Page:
Mathematical toys?

Anybody know of "serious" mathematical ornaments or toys like the Gömböc, etc?

Already have a rubix and abacus (that's more of a tool though).

• Define "serious." – user13888 Jan 18 '12 at 4:29
• I was being lack there, perhaps I should define what I do want by what I don't want; placing the correct shape in the hole, children games and so on. – Adam Jan 18 '12 at 4:32
• You probably mean "lax" in the above comment (somewhat Ironic since in your question statement it probably should be "Rubik's" cube). – Willie Wong Jan 18 '12 at 10:37

On Shapeways, you can find a variety of mathematical ornaments.

My favorites are the differential geometric surfaces designed by Bachman. I also like Bathsheba's designs as well.

(Sorry the image is so large. Is there a way to reduce the size?)

For when the Möbius strip is too pedestrian, the good people at Acme Co. claim their Klein bottles are the "finest closed, non-orientable, boundary-free manifolds sold anywhere in our three spatial dimensions."

• His book the Cuckoo's Egg is a lot of fun, too. – Ross Millikan Jan 18 '12 at 6:20

I have a Rattleback at my desk. Fun to fiddle with while thinking.

The Rubik cube. ${}{}{}{}{}{}{}$

• Oh yeah obviously I have one of those - I have some with more than 6 faces also, though in the end it's a tougher algorithm. Very nice puzzles though. – Adam Jan 18 '12 at 4:33

Spirograph from Hasbro. You can make lots of famous mathematical curves with its pieces: epicycloids, hypocycloids, etc. MathWorld has an article on some of these curves.

Zometool is a construction kit which has 2-, 3-, and 5-fold symmetry, which is great for building (3D projections of) the 120-cell, or just for playing around.

• @Adam: Seeing this, I thought of K'nex. Their website doesn't have any info on what symmetries are supported on the home page. I grew up with tinker toys. – Ross Millikan Jan 18 '12 at 6:17

Wikipedia has a section on mechanical puzzle.

As for myself, my fascination with algebraic topology began with metal link puzzles or hanayama.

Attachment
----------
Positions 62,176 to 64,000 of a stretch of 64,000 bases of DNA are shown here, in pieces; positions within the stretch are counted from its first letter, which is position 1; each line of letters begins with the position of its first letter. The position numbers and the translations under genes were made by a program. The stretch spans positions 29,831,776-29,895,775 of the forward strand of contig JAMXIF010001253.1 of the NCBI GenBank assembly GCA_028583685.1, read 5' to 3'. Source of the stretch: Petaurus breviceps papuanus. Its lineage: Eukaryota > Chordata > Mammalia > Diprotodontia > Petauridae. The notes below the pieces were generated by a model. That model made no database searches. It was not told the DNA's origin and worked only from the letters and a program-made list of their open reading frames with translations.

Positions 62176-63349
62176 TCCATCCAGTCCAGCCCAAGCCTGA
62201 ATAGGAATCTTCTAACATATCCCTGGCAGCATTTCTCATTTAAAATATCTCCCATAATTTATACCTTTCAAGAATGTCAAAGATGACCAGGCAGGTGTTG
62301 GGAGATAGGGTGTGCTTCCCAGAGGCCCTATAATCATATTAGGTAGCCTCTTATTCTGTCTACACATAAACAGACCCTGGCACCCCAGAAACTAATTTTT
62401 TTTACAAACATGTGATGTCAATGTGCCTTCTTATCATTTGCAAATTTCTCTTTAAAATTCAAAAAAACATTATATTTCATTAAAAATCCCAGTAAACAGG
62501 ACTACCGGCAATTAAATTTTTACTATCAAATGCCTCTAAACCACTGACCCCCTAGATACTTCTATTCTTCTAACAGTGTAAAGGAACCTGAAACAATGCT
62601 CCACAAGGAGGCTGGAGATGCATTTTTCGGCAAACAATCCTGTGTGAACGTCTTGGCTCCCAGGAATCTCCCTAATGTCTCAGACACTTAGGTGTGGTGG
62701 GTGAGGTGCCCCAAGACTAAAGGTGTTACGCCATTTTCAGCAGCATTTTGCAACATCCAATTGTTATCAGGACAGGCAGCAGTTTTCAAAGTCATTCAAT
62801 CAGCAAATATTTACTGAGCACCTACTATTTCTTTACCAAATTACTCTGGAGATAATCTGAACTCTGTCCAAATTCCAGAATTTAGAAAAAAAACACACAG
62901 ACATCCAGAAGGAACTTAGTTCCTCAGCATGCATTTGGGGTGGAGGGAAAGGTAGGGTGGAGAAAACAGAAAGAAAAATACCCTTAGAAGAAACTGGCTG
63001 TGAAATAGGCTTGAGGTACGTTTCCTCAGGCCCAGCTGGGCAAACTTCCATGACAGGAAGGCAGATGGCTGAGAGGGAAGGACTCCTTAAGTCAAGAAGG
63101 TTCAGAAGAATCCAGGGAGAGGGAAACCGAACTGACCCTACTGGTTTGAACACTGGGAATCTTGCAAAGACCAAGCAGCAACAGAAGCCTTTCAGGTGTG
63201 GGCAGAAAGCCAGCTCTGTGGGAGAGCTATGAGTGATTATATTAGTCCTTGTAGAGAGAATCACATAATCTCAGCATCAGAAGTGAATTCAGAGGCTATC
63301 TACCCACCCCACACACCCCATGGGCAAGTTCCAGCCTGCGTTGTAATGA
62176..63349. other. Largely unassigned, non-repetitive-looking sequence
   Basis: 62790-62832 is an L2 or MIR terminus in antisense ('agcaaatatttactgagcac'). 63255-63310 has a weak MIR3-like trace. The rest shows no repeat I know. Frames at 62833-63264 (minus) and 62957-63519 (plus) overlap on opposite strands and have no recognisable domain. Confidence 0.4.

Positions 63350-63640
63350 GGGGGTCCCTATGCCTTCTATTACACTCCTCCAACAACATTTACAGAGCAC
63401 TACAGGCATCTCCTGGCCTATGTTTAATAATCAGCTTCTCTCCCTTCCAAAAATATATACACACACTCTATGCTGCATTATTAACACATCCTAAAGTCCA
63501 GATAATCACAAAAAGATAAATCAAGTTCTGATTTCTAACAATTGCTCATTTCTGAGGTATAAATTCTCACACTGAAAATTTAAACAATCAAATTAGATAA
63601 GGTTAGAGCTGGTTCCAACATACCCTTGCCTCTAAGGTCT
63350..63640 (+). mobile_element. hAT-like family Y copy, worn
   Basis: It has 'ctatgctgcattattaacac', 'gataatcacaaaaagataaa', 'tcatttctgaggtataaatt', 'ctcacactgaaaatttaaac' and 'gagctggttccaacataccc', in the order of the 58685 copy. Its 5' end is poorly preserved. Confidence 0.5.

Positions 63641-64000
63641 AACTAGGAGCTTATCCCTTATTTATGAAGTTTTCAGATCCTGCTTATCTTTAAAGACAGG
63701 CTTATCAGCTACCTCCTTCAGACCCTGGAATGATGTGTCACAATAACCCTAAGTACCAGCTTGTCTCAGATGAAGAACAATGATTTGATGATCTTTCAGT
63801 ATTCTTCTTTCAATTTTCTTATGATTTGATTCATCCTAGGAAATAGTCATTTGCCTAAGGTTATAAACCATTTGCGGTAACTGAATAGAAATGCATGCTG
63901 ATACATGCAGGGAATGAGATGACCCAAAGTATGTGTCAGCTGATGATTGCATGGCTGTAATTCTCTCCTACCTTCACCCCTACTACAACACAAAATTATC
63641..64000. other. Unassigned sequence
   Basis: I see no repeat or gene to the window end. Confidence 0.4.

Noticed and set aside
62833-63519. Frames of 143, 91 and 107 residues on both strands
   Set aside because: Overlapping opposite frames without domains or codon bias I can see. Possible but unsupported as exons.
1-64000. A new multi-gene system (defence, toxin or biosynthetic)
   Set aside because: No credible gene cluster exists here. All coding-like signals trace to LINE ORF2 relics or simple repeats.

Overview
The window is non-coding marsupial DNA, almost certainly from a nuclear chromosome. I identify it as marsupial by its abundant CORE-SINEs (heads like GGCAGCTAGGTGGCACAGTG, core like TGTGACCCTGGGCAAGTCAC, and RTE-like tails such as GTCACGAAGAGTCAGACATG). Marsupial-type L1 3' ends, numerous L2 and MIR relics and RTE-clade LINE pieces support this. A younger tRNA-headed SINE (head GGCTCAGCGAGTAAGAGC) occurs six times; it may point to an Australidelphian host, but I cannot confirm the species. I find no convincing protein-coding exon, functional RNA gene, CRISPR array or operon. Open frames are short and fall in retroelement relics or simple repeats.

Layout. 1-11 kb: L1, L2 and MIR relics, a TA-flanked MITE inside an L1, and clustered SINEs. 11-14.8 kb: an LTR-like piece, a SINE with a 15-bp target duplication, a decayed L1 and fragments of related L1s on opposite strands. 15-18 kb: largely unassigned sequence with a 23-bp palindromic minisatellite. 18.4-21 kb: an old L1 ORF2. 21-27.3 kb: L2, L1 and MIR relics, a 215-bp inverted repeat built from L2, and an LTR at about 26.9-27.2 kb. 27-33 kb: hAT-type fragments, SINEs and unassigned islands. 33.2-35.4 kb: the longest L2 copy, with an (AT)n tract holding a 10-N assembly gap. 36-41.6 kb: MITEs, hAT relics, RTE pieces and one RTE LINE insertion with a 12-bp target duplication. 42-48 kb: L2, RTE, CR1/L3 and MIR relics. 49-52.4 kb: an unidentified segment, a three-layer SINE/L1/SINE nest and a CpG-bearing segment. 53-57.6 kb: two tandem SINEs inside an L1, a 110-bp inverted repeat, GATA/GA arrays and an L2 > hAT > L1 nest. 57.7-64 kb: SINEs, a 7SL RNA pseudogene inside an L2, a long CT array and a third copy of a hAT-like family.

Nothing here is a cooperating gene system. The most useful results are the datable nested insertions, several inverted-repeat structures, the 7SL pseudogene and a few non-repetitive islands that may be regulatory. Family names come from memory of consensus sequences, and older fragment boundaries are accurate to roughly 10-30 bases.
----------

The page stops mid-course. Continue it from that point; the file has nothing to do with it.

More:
Of course, Tower of Hanoi is a classic.

Of interest may be the reference: Adventures in Group Theory: Rubik’s Cube, Merlin’s Machine, and Other Mathematical Toys by David Joyner. Book description in Amazon.

While it may be a 'children's toy', the Switch Pitch works remarkably well as an object of mathematical sculpture; it's fundamentally based on the fact that the vertices of a regular cube are also the vertices of two (interlocked) regular tetrahedra (if your cube is $\{0,1\}^3$, take the vertices with $i+j+k$ respectively odd or even). It helps that people can't help but fiddle with it; it's been a perfect hand-fidgetting toy for me.

The Oloid is fun to touch, to watch and understand.

Maybe a Tippe Top.

Love zometool [1]

[1]: http://www.zometool.com/ for geometry, platonic and archimedean solids, among others/

I think there are 2 different toy devices that mimic a Gray code. One can be seen at http://mypuzzlecollection.blogspot.com/2011/12/brain.html. The other is named "Spin Out".

• Also the Towers of Hanoi. – JeffE May 14 '12 at 7:21

Sudoku and all other logic trainers would also fit.

Check Montessori mathematical materials like the binomial cube just google it

Origami to fold shapes to find surface area of 3 dimensional shapes. Wooden blocks. The Game of 24. Math Jeopardy. Bucky balls. Sudoku. Computer games with rotations and other types of transformations.

In a blatant reference to my own creative work, I submit for your consideration the mathematical artwork presented on my Shapeways Shop at this address: https://www.shapeways.com/shops/Feingold_Math_Art But there are a huge number of other artists whose work can also be found in other shops there.